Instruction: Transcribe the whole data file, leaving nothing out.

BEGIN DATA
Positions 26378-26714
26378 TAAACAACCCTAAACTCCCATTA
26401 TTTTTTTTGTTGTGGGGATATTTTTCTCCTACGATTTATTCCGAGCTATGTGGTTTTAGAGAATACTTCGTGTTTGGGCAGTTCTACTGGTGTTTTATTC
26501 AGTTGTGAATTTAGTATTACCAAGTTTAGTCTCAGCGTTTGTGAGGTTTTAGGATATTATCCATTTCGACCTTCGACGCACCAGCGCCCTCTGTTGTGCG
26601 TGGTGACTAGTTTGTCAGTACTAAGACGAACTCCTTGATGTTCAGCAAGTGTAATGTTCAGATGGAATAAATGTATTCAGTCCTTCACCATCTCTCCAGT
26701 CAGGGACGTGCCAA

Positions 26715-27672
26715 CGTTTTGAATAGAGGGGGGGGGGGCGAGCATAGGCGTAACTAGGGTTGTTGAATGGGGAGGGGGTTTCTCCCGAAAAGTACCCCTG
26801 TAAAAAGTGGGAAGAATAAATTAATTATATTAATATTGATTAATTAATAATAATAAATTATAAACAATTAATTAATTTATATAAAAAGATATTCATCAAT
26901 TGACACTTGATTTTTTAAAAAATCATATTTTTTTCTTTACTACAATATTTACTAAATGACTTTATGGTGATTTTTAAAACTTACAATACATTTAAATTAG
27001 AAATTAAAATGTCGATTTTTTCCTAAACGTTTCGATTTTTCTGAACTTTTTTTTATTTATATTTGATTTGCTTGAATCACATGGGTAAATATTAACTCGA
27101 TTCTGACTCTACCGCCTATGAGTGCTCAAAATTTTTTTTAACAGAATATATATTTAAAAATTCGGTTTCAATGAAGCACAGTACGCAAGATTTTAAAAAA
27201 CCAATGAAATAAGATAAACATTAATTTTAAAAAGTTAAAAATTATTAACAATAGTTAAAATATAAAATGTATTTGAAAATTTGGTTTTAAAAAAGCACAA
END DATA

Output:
Positions 26378-26714
26378 TAAACAACCCTAAACTCCCATTA
26401 TTTTTTTTGTTGTGGGGATATTTTTCTCCTACGATTTATTCCGAGCTATGTGGTTTTAGAGAATACTTCGTGTTTGGGCAGTTCTACTGGTGTTTTATTC
26501 AGTTGTGAATTTAGTATTACCAAGTTTAGTCTCAGCGTTTGTGAGGTTTTAGGATATTATCCATTTCGACCTTCGACGCACCAGCGCCCTCTGTTGTGCG
26601 TGGTGACTAGTTTGTCAGTACTAAGACGAACTCCTTGATGTTCAGCAAGTGTAATGTTCAGATGGAATAAATGTATTCAGTCCTTCACCATCTCTCCAGT
26701 CAGGGACGTGCCAA

Positions 26715-27672
26715 CGTTTTGAATAGAGGGGGGGGGGGCGAGCATAGGCGTAACTAGGGTTGTTGAATGGGGAGGGGGTTTCTCCCGAAAAGTACCCCTG
26801 TAAAAAGTGGGAAGAATAAATTAATTATATTAATATTGATTAATTAATAATAATAAATTATAAACAATTAATTAATTTATATAAAAAGATATTCATCAAT
26901 TGACACTTGATTTTTTAAAAAATCATATTTTTTTCTTTACTACAATATTTACTAAATGACTTTATGGTGATTTTTAAAACTTACAATACATTTAAATTAG
27001 AAATTAAAATGTCGATTTTTTCCTAAACGTTTCGATTTTTCTGAACTTTTTTTTATTTATATTTGATTTGCTTGAATCACATGGGTAAATATTAACTCGA
27101 TTCTGACTCTACCGCCTATGAGTGCTCAAAATTTTTTTTAACAGAATATATATTTAAAAATTCGGTTTCAATGAAGCACAGTACGCAAGATTTTAAAAAA
27201 CCAATGAAATAAGATAAACATTAATTTTAAAAAGTTAAAAATTATTAACAATAGTTAAAATATAAAATGTATTTGAAAATTTGGTTTTAAAAAAGCACAA